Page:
• short passes says:

      If you’re going to try to use US southern colloquialisms, please spell them properly — the term is “whupped”, whupping”, or “whuppin”

  12. Eric Altshule says:

    I am pretty optimistic about Donovan’s chances of doing well with Everton. Moyes is a great manager who values a strong work ethic, and Donovan knows he is at the Last Chance Saloon for a European career. The combination strikes me as a good one. Also, Everton has this quirky habit of going through a terrible autumn, righting themselves around Christmas and doing well in the spring. I would love Landon to be part of this season’s version of their rehabilitation.
    I know that the MLS wants a giant amount of money to sell Donovan, but I do think that is negotiable. Donovan’s contract has expired, but the MLS holds a two year option to extend the contract. I can foresee an arrangement where the MLS gives Donovan a Beckham-type loan agreement that allows him to spend the rest of the season with Everton, go to South Africa, and then come back to the MLS for the last three months of the season to generate a lot of post-World Cup ticket sales. Because the National team will form at the end of May, the MLS would only be losing Donovan for about six weeks of the regular season that they would otherwise have him. After the end of the 2010 MLS season, he could move back to Europe permanently next January.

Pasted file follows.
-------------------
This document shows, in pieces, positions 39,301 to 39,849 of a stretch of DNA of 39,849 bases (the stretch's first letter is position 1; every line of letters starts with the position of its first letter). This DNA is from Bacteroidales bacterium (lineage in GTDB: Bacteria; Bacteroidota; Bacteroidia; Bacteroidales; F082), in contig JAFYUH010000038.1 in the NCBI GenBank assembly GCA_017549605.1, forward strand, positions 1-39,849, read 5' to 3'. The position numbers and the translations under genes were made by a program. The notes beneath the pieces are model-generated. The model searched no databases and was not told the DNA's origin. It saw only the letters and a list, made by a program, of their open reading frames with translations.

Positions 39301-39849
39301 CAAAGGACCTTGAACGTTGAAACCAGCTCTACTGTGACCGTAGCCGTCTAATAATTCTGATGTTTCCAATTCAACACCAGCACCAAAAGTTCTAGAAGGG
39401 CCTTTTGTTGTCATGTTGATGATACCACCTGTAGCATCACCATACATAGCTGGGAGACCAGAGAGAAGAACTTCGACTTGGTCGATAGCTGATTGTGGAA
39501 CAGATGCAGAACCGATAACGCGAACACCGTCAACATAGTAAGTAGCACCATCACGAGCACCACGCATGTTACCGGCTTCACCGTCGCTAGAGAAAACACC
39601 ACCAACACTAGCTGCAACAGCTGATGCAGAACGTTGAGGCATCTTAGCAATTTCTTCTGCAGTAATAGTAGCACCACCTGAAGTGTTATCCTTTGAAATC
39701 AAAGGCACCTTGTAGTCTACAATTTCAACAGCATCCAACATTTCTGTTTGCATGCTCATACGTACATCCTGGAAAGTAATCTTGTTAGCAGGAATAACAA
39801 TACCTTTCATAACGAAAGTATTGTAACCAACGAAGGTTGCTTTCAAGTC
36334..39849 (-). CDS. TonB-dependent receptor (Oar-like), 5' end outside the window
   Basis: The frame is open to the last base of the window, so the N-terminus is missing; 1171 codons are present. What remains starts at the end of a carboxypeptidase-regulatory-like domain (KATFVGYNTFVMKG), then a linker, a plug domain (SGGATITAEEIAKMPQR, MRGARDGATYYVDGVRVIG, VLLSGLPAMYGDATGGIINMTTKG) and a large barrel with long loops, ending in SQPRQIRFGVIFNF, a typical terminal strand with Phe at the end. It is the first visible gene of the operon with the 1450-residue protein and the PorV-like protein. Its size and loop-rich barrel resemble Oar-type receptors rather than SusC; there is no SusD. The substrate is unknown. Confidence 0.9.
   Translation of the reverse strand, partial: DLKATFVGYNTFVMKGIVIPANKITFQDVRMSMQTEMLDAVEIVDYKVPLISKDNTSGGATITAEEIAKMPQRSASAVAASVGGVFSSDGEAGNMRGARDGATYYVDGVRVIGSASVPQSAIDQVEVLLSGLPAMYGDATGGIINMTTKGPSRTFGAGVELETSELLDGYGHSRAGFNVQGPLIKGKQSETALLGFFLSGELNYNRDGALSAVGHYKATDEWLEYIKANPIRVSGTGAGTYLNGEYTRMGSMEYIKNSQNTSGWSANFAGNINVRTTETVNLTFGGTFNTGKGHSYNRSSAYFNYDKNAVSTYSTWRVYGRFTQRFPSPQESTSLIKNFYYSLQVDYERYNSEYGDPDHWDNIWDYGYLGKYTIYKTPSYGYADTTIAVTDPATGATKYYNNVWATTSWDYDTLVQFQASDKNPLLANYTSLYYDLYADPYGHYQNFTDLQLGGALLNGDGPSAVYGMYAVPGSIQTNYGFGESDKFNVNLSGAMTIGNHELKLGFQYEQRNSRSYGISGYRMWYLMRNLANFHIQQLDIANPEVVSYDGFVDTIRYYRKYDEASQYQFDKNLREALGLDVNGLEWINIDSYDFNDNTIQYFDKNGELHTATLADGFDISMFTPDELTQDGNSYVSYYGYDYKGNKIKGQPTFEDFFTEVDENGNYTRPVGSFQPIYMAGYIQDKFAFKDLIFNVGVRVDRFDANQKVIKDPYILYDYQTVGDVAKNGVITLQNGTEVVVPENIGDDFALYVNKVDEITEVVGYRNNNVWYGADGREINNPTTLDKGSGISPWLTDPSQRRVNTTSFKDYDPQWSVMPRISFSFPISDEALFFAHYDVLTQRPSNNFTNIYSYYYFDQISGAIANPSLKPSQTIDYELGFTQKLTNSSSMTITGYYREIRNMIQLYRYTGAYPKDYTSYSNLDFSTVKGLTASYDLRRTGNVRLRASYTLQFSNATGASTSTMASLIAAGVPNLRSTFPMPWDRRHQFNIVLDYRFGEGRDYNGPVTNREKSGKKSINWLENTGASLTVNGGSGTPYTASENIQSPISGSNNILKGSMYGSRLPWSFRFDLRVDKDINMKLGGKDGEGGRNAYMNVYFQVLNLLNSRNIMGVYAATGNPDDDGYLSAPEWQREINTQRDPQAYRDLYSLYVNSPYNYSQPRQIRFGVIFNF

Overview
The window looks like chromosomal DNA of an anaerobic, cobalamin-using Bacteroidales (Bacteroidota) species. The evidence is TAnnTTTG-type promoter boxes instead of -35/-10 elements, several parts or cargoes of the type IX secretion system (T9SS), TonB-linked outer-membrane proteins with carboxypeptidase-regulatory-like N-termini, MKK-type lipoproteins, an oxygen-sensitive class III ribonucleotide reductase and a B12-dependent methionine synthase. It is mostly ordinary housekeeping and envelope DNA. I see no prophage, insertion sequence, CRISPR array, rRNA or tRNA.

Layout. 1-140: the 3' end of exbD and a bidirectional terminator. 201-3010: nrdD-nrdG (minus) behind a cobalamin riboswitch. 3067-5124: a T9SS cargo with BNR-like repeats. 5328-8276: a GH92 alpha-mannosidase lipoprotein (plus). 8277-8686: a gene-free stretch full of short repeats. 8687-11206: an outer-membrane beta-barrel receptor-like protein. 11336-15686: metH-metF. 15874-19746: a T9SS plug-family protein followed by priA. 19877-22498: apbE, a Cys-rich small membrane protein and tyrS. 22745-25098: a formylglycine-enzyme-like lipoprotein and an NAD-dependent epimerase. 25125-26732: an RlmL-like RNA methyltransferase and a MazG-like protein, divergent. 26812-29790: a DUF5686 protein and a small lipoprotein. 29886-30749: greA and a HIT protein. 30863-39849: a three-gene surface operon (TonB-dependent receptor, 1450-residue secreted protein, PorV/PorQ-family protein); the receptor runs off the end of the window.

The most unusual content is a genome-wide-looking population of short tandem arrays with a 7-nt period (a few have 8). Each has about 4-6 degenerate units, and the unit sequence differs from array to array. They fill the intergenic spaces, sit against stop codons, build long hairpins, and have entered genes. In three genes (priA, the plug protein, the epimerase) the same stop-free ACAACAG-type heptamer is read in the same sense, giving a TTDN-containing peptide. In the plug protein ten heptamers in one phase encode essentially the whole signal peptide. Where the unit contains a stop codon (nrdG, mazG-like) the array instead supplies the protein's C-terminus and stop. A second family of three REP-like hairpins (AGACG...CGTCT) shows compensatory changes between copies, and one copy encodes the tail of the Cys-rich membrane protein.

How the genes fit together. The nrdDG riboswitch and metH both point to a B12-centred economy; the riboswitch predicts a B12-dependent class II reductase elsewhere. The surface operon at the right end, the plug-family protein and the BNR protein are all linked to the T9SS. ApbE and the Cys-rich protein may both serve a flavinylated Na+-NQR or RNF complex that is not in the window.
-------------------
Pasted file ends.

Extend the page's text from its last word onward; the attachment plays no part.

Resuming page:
• Charles says:

      So under your scenerio, we should be rooting for him to fail?
      Him selling a ton of tickets for the league for the last three months means what, an extra 5k seats for 1/2 of a season ?
      Then he moves to Europe where he sells no tickets for MLS ?

      • Matthew N says: